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Did the best speakers of the 1940s sound better than your speakers?

Speaker designers haven't learned all that much in the last 60-plus years, says the Audiophiliac.

The Western Electric 757A was designed as a monitor speaker for radio stations and recording studios in the late 1940s. It was never produced in large quantities, so few prime specimens survive today, and the status of the design among the cognoscenti is legendary. Since the speaker was introduced before stereo became the standard format, most 757A speakers were sold one at a time, so stereo pairs are extremely rare. When singles go on the market they sell for big bucks, and pairs go for a lot more, so when High End Audio Auctions' Adam Wexler came upon a well-cared-for pair in the possession of the original owner, he could hardly believe his good luck! He found a buyer just a few days later, but before he shipped them Wexler invited me over to his shop to listen.

A pair of Western Electric 757A speakers in the High End Audio Auctions listening room Steve Guttenberg/CNET

As you can see from my picture, 757As aren't beauties. The grilles covering the woofers aren't original, but I'd say the speakers are in remarkably good condition for their age. The 757A is 20 inches (508mm) high and 30 inches (762mm) wide; it's a two-way design with a 12-inch (305mm) woofer and a cast aluminum horn-loaded tweeter. It was originally finished in gray enamel paint and has sound absorbing material affixed to the front baffle.

I was immediately smitten by the sound -- the 757As are clear, open, and very lively. Stereo imaging was diffuse, but there was a nice sense of spatial depth. I only played CDs, but the sound had an analog quality to it.

Modern high-end speakers are more transparent, have deeper bass, and more detailed treble, but this 68-year-old speaker design isn't that far behind the best of today's high-end speakers. Sadly, few audiophiles will ever get a chance to hear a pair of 757A speakers, but it's sadder still that despite all the advances in technology, the sound quality of today's Bluetooth speakers is downright pitiful. The promise of ever-improving technology hasn't been fulfilled, so many people today are satisfied with the "good enough" sound of Bluetooth speakers.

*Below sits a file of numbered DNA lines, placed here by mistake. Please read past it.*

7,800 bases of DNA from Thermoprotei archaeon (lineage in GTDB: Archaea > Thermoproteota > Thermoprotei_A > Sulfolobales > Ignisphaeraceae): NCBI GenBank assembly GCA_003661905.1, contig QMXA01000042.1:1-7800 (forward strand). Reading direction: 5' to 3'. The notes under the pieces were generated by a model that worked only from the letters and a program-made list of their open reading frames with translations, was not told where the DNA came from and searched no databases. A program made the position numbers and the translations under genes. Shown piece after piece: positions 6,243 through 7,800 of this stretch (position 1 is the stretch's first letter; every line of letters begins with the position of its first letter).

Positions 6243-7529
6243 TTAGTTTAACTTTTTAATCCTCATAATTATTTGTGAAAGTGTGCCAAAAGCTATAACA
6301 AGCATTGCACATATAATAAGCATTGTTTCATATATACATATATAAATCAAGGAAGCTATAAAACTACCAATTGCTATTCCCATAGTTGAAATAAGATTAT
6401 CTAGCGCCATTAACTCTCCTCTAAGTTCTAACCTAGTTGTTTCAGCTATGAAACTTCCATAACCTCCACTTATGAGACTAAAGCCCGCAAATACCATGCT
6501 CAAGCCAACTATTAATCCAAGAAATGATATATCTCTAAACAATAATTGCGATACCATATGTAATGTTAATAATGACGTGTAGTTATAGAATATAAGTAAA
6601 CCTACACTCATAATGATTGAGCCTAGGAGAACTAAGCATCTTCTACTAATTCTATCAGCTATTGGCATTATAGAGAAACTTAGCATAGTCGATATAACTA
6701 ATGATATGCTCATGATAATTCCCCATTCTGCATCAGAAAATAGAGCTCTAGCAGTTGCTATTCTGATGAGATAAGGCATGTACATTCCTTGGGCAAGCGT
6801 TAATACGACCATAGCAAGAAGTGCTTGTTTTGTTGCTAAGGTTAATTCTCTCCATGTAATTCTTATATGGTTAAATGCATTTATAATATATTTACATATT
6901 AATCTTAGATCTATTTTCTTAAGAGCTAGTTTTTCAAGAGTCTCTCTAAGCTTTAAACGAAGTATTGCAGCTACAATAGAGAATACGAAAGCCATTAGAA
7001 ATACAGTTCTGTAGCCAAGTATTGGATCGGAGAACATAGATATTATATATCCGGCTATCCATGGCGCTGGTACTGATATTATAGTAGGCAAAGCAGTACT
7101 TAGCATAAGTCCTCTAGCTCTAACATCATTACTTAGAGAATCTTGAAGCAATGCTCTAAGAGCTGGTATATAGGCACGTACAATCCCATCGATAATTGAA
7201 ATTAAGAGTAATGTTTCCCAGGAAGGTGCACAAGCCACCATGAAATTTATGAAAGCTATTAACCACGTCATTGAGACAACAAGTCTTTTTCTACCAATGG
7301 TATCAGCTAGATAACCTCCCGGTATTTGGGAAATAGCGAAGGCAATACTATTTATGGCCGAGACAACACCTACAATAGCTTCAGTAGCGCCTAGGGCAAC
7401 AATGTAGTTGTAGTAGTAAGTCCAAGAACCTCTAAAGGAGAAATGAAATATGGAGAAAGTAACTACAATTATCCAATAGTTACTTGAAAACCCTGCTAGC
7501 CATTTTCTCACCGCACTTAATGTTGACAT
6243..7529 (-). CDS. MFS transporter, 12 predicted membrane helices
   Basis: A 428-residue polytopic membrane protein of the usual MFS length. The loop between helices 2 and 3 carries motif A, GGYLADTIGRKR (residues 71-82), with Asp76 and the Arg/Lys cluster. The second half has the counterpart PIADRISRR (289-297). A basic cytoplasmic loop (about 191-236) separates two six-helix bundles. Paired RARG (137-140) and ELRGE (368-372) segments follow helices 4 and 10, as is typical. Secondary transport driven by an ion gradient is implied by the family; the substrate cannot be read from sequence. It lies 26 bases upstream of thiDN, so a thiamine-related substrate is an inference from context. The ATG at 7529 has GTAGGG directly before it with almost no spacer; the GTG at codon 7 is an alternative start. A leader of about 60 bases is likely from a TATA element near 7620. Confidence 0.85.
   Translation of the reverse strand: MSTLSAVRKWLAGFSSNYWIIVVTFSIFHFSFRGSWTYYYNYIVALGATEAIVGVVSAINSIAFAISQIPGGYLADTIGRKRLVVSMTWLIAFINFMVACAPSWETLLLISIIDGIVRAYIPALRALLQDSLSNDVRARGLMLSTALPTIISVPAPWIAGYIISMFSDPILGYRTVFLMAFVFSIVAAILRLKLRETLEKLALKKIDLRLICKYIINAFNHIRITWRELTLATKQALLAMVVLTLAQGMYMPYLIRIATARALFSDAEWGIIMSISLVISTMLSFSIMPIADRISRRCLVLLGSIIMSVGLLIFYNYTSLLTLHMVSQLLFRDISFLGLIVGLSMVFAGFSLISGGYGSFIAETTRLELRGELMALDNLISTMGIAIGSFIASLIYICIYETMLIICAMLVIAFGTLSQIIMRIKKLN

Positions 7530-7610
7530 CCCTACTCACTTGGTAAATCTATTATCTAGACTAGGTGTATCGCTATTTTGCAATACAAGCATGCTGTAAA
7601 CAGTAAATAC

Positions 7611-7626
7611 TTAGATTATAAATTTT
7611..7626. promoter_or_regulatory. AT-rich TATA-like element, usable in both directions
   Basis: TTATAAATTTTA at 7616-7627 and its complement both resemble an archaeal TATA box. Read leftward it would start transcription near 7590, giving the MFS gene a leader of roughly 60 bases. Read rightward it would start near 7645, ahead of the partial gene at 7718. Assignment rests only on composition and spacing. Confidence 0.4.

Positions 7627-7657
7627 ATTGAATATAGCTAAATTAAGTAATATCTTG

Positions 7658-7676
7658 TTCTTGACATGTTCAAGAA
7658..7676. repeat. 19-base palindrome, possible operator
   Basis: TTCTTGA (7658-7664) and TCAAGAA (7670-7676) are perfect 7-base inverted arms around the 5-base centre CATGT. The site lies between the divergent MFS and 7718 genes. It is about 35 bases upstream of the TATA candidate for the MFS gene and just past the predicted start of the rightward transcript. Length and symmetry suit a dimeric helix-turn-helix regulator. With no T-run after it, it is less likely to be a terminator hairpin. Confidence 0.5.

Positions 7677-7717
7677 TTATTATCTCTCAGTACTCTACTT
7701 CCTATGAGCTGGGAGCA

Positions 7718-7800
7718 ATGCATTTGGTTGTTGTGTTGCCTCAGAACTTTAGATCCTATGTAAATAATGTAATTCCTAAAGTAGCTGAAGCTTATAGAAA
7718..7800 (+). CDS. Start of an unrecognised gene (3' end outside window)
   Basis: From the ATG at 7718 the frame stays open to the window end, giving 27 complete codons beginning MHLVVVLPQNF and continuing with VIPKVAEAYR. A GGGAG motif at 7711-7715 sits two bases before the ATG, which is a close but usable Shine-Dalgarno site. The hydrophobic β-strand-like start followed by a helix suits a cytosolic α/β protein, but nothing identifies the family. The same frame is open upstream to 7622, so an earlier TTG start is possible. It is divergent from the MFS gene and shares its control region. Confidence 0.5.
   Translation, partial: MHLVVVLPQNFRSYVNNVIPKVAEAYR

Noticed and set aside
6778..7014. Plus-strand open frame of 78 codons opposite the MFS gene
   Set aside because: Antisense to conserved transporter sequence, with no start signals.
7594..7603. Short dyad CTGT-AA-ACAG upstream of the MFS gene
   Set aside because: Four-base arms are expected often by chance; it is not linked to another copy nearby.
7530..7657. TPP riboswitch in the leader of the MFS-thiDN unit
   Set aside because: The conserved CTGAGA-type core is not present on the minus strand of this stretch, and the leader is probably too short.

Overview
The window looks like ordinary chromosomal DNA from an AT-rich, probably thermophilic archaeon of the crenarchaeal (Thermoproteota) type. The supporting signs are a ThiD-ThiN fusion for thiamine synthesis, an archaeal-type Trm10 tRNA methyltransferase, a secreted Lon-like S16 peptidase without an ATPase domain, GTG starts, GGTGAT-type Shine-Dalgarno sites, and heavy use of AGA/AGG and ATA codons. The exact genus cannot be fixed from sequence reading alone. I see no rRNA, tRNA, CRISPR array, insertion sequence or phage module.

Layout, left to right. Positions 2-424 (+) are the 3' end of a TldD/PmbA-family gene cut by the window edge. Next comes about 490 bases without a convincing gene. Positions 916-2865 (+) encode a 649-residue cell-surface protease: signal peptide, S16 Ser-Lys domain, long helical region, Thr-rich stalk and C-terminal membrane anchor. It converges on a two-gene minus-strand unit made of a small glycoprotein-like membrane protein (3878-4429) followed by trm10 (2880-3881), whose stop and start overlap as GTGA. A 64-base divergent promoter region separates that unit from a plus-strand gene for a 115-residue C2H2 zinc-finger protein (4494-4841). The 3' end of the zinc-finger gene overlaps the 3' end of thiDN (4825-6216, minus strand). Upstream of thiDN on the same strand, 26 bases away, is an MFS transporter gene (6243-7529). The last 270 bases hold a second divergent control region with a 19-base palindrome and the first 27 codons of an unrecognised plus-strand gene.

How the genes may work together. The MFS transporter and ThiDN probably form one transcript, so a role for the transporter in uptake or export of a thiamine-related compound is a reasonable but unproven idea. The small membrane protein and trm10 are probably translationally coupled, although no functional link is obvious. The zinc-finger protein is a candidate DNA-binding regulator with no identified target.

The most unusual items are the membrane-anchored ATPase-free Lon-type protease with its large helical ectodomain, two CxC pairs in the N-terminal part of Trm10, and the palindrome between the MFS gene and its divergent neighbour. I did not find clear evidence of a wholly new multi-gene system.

For anyone interested in enjoying better sound at home on a tight budget, I recommend the Pioneer SP-BS22-LR or SP-FS52 speakers, paired with an Onkyo TX-8020 stereo receiver; that combination would be a massive sonic upgrade over similarly priced Bluetooth speakers.

High End Audio Auctions' Adam Wexler Steve Guttenberg/CNET

Moving up from there, the Klipsch Heresy III speaker is closely based on the original Heresy that debuted in 1957. I reviewed the Heresy III a couple of years ago. and as I recall that speaker had some of the same sound characteristics as the 757A. Better yet, the Heresy III is still in production, and used Heresy and Heresy II speakers are easy to find on eBay for affordable prices.

So the lesson here is, if you really love music invest in the best speakers you can, you might own them for decades. What other consumer products have as long a useable lifespan? Speaker sound quality advances are slow in coming, and now that I've heard how good a 68-year-old design can sound, I'm even more convinced about that. The lucky buyer of those 757A speakers will enjoy many more decades of music pleasure from them.

High End Audio Auctions offers a wide range of choice components, ranging from very affordable to extravagantly priced exotics like the Western Electric 757A. High End Audio Auctions ships to buyers worldwide.